People come from across Snyder County, Pa., to shop at a specific Walmart in Selinsgrove — the one where Adam Catlin sits smiling at the front door for 32 hours a week. Some local kids, whom Catlin knows by name, have posed for pictures with him. When the store had a grand reopening, it was Catlin who cut the ribbon.

In many ways he has become the face of the store. But by April, the 30-year-old greeter, who has cerebral palsy, could lose his job.

On Sunday, a manager informed Catlin that the store had changed his job from “people greeter” to “customer host,” and the new title comes with different job requirements — such as standing for long periods, reading receipts, and lifting up to 25 pounds — that Catlin can’t perform, said his sister Amber Piermattei.

His family and thousands of others who have signed petitions in support are hoping that Catlin can keep his job. Because for him, it isn’t even about the paycheck.

“Going to work, for him, gives him a sense of self-worth,” Piermattei said Wednesday. “He’s interacting with people and doing his daily tasks and coming home with the check that he earned.”

Supporters from across the country latched onto Catlin’s story this week after his mother, Holly, posted on Facebook, writing: “I am sad and I am sickened to see what a huge blow this is to him. I am putting this out there to make all of you, his friends, that he has made in the community, know, to not expect his smiling face and heartfelt, booming ‘hello’ as you enter those doors in the future.” Her post was shared thousands of times.

Piermattei said Catlin, of Middleburg, is legally blind, cannot stand without a walker, and has little dexterity with his extremities. This means the tasks he’d be asked to take on, such as reading receipts, using a pen, writing reports, lifting items, and standing for long periods, would be virtually impossible.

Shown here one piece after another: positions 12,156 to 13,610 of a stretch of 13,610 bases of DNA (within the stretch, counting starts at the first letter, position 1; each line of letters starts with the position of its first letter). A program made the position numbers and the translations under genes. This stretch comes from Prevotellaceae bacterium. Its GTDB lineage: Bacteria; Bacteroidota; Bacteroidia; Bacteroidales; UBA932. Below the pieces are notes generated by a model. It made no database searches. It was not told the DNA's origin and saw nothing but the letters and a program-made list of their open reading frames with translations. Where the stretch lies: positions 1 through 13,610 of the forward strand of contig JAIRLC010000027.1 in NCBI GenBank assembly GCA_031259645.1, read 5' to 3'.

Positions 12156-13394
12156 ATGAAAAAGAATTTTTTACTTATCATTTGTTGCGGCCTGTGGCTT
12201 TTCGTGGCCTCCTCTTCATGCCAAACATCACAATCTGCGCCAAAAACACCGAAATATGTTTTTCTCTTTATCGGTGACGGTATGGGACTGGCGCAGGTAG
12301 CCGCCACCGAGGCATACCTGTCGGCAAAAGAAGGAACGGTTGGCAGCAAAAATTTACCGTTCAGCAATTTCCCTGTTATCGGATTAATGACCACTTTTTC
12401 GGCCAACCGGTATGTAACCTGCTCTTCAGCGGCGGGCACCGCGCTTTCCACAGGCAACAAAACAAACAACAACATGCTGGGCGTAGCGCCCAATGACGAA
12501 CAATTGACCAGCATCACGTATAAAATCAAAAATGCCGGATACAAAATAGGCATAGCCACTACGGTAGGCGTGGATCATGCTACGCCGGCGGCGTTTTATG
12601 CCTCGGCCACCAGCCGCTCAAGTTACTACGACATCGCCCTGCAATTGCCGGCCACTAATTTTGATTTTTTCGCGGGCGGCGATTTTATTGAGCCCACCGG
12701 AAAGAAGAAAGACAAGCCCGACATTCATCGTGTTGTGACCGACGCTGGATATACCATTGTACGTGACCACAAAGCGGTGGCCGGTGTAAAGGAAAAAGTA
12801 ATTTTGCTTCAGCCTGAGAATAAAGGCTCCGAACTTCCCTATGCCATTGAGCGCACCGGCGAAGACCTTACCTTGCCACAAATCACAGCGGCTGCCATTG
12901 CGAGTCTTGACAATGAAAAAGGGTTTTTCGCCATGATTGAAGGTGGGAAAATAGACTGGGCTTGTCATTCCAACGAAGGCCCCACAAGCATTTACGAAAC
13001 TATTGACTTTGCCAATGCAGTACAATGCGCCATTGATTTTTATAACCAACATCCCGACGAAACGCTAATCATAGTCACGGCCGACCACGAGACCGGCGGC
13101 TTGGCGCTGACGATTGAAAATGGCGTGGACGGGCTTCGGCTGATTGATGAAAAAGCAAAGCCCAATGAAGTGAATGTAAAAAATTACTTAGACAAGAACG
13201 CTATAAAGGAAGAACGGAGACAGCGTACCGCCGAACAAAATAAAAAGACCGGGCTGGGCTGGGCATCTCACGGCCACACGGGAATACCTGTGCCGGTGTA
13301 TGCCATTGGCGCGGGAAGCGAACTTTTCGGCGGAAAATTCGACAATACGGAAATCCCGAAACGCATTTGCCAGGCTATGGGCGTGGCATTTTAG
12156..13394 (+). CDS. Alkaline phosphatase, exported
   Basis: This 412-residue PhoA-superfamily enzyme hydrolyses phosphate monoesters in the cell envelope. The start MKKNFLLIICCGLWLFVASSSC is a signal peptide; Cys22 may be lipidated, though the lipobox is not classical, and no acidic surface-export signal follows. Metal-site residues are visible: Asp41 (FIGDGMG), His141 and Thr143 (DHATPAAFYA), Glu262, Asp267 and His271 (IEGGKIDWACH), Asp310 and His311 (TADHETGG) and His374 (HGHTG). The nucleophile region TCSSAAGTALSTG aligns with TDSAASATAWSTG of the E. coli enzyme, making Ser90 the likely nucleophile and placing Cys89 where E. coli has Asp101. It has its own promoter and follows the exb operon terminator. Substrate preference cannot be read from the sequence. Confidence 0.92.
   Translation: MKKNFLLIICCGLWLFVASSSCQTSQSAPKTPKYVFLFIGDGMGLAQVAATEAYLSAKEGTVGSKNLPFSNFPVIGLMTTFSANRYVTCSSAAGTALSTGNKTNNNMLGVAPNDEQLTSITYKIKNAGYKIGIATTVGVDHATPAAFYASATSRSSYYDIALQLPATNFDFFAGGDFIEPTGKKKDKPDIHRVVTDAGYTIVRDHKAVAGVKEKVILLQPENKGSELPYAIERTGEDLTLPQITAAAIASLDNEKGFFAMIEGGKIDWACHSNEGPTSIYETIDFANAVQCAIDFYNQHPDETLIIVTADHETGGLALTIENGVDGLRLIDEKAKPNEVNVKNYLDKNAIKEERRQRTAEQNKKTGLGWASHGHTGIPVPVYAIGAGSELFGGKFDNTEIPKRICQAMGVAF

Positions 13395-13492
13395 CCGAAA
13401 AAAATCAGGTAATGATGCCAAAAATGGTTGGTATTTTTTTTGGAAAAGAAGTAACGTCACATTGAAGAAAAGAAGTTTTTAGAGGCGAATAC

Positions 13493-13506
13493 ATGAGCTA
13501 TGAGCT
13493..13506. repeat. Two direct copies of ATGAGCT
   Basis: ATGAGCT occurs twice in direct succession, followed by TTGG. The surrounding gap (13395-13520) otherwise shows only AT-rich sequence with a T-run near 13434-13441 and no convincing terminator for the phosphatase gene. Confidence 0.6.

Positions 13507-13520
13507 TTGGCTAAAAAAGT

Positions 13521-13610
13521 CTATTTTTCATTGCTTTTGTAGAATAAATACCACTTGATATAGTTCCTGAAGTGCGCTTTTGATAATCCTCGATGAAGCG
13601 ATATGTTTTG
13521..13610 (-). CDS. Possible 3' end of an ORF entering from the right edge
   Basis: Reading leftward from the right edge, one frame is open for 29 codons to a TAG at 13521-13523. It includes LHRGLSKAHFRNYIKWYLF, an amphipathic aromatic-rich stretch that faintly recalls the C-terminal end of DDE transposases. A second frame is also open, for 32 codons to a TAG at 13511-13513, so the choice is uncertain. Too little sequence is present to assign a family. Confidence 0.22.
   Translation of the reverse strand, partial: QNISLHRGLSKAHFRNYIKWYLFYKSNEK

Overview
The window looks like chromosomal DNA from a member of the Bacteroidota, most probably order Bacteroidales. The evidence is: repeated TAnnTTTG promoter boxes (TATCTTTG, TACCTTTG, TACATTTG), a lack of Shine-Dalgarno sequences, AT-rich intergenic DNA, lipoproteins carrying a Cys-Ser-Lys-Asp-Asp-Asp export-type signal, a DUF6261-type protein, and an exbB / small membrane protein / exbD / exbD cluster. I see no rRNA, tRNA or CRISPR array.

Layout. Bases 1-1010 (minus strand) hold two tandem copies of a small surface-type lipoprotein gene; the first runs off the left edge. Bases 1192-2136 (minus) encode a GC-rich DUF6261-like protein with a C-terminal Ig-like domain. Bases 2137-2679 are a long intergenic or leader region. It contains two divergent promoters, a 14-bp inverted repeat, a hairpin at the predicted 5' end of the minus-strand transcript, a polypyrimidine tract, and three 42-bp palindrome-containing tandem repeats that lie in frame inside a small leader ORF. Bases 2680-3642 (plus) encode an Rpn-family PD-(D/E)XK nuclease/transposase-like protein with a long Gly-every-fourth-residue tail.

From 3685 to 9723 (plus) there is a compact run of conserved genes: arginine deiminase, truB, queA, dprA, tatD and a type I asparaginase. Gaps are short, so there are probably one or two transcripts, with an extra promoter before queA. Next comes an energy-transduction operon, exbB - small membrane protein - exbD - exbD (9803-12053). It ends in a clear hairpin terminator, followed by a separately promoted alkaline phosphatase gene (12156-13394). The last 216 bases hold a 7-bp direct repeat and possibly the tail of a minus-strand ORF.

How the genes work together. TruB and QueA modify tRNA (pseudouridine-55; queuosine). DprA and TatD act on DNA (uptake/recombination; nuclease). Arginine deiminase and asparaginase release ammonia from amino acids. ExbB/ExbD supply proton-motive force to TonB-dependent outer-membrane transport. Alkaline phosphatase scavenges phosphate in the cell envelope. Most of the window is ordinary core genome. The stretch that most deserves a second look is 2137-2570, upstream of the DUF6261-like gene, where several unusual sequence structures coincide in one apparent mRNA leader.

She said that when Catlin asked the manager if there was another role he could fill in the store, the manager responded, “I don’t know what to tell you.” He was not offered severance, she said.

Adam Catlin, 30, of Middleburg, has worked as a greeter at Walmart for 10 years. Now, he could lose his job as the company revamps its "customer host" role. Here, Catlin, who has cerebral palsy, poses with his Special Olympics medal.
Amber Piermattei
Adam Catlin, 30, of Middleburg, has worked as a greeter at Walmart for 10 years. Now, he could lose his job as the company revamps its "customer host" role. Here, Catlin, who has cerebral palsy, poses with his Special Olympics medal.

Walmart spokesperson Kory Lundberg said Walmart has expanded its “customer host” role in more than 1,000 stores nationwide in the last two years, adding more responsibility and pay.

In announcing the changes in 2016, Walmart executive vice president of central operations Mark Ibbotson said the corporation would use “data on safety, security, and shrink risks to guide us on how best to staff our entrances.” The new “customer hosts” are expected to assist in loss prevention and shoplifting investigations.

“Adam is a valued member of the team and part of what makes our Selinsgrove store special," Lundberg said, adding that Walmart hopes to find a solution to keep Catlin at the store.

Catlin’s sister said he could apply for government disability benefits, but work is about far more than the pay for Catlin.

“His entire life has been full of challenges, and every single challenge he’s ever met, he has faced it full-on with a positive attitude,” Piermattei said. “No one wanted to throw Walmart under the bus. But we do want him to keep his job.”